...

View Full Version : Sanitizing or validating input first.



LearningCoder
11-12-2012, 03:57 PM
Hi, when receiving user input from a form, should I be sanitizing or validating my user input first?

I would guess you should sanitize the input first to make sure there are no threats from what the entered (bad code etc) and then validate it to make sure the data is what you require (making sure they entered a valid email for instance, or numbers for a telephone).

I would like to know different peoples points of views!

Please let me know your thoughts.

Kind regards,

LC.

Fou-Lu
11-12-2012, 06:12 PM
No, you should validate first. Sanitizing is preformed to handle the datastorage level which is the last step. There's no point in approaching a datastorage level if the business rules don't pass the validation phase. If you require a number and you're given a string, that's an error so you send them back to the form.
Sanitizing with the exception of stripslashes if required (not necessary as of 5.4) is not necessary if you use SQL with prepared statements and would in fact corrupt the input instead.

felgall
11-12-2012, 06:41 PM
Sanitizing is not something you would need to do where you know that the data has just been validated. It is something you might do on data read from a database if you want to be certain that any tampering with the data in the database will not be able to do any harm when it is subsequently processed.

LearningCoder
11-12-2012, 07:35 PM
Thank you both for your replies.

What I want to do is make the data secure i.e escape any harmful characters.

The characters I'm looking to deal with are < > " ' \ /

I'm not sure if it is enough to just deal with them or are there others? I've read so much on the functions to use before inserting data and people have posted so many different methods so it isn't very clear to me what to use.

At the moment, I check every field that has a value to see if they contain any of those characters and execute a str_replace() on them to convert them to their html entity equivalent like so:



for($n=0;$n<$array_length;$n++){

if(empty($post_data[$n])){
$post_data[$n] = NULL;
}
else{
$post_data[$n] = str_replace(array("<",">","'","\"","\\"),array("&lt;","&gt;","&apos;","&quot;","&#92;"),$post_data[$n]);

switch($n){
case 0: //name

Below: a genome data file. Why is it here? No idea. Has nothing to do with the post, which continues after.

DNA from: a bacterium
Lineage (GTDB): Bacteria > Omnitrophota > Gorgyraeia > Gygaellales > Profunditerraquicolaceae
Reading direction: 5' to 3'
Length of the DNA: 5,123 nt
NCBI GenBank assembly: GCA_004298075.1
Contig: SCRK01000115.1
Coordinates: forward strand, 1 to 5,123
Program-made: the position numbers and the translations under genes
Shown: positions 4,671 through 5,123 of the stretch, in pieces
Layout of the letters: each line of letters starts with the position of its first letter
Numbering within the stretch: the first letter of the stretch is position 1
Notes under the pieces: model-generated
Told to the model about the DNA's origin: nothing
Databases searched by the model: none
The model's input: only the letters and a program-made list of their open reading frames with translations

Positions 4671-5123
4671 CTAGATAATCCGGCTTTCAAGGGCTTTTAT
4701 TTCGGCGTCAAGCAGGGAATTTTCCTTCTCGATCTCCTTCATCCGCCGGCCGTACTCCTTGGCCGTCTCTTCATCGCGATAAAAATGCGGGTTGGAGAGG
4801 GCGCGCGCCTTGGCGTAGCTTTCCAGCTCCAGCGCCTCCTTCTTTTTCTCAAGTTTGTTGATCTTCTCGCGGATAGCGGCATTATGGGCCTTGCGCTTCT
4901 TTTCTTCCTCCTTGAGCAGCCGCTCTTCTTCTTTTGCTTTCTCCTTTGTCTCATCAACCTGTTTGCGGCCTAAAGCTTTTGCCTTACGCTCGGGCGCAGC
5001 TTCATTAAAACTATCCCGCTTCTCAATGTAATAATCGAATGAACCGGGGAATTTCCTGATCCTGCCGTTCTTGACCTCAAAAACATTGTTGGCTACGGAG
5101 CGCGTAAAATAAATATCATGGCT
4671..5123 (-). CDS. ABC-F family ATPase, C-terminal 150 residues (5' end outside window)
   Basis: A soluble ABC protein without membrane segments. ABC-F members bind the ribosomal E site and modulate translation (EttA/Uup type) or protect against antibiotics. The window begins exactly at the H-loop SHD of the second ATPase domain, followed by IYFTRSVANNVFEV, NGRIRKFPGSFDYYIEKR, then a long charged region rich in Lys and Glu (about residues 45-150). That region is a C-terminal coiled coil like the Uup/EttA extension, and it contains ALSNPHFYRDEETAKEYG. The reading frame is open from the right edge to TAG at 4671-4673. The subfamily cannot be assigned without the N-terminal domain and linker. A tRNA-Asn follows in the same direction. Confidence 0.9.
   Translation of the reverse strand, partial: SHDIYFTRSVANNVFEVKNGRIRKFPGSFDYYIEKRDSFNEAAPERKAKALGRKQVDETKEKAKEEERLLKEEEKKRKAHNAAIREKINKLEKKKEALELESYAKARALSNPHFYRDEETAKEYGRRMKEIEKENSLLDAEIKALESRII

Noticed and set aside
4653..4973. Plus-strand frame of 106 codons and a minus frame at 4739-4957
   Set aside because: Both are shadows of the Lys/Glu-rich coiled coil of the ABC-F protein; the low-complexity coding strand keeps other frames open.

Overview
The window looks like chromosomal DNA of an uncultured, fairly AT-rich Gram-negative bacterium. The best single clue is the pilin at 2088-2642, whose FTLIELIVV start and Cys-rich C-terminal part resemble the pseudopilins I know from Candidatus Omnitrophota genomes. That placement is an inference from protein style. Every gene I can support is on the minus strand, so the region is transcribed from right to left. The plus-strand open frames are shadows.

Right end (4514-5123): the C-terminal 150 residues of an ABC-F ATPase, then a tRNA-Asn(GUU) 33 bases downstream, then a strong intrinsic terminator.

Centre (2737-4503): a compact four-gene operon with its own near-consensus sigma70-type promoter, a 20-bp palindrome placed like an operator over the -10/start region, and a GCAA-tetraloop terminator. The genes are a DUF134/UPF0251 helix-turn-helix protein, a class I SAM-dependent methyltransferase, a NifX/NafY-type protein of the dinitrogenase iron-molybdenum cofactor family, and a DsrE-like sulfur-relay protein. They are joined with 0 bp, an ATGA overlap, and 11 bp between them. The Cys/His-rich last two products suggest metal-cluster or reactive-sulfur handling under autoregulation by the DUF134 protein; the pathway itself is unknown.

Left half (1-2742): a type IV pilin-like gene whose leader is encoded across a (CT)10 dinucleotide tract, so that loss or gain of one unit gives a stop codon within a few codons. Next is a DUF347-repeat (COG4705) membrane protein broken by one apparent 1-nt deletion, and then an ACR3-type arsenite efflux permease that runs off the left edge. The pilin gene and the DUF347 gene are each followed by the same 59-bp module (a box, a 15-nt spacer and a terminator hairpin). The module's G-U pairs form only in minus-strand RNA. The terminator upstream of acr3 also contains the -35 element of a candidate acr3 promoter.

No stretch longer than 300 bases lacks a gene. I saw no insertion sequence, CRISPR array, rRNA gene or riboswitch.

if (!ctype_alpha($post_data)) {
$errors[] = "You can only enter alphabetical characters in the name field.";
}
break;

case 1: //email
if(!filter_var($post_data[$n], FILTER_VALIDATE_EMAIL)){
$errors[] = "You entered an invalid email";
}
break;

case 2: //phone number
if(!ctype_digit($post_data[$n])){
$errors[] = "You entered an incorrect phone number.";
}
break;

case 3: //additional comments
if(!strlen($post_data) <= 400){
$errors[] = "";
}
break;
}
}

}


Can someone please clarify what EXACTLY how to make data safe.

I know this question has come up so many times but honestly there are so many examples. I want some advice from people whose judgement I can trust.

Kind regards,

LC.

felgall
11-12-2012, 08:27 PM
Those characters are not generically harmful. They are only harmful in specific situations. The way to resolve that is to identify the specific situation where they would be harmful and either change the way your code works so that situation doesn't occur or to escape the characters if tchanging the code isn't possible.

For interacting with a mysql database you should be using mysqli or PDO and then you can use separate prepare and bind statements where the SQL and the data are kept completely separate and so there is no way the data can be confused with the SQL. If you use the antiquated mysql interface where you can't perform this separation then you'd use mysql_real_escape_strong() to escape the data and so reduce the chances of certain characters being harmful.

For outputting to HTML there isn't any way to separate the data from the tags and so you would use htmlspecialchars() to convert the potetially harmful characters into their entity code equivalents and so avoid having them mistake n for HTML.

LearningCoder
11-12-2012, 10:21 PM
My intention was to use a mysqli prepared statement once my code reached a certain point (i.e I've checked the data is exactly what it should be).

The thing I am worried about mostly is someone entering some harmful code into the form which could damage the database. I have 2 textarea fields in the form which allow up to 400 characters in each.

From what you said, I gather that you would only secure your data for certain purposes, so upon inserting to the database, use mysqli_real_escape_string()? I thought we needed to use functions like html htmlentities($var, ENT_QUOTES) also before using any data in a query to make sure we convert any single or double quotes as they could corrupt the query?

Thank you for your reply.

Kind regards,

LC.

Fou-Lu
11-12-2012, 11:23 PM
If you are using prepared statements, sanitizing it is not necessary and will corrupt the input if you use it. So don't bother with an escape on it if you bind. Issue a stripslashes if magic_quotes_gpc is enabled first.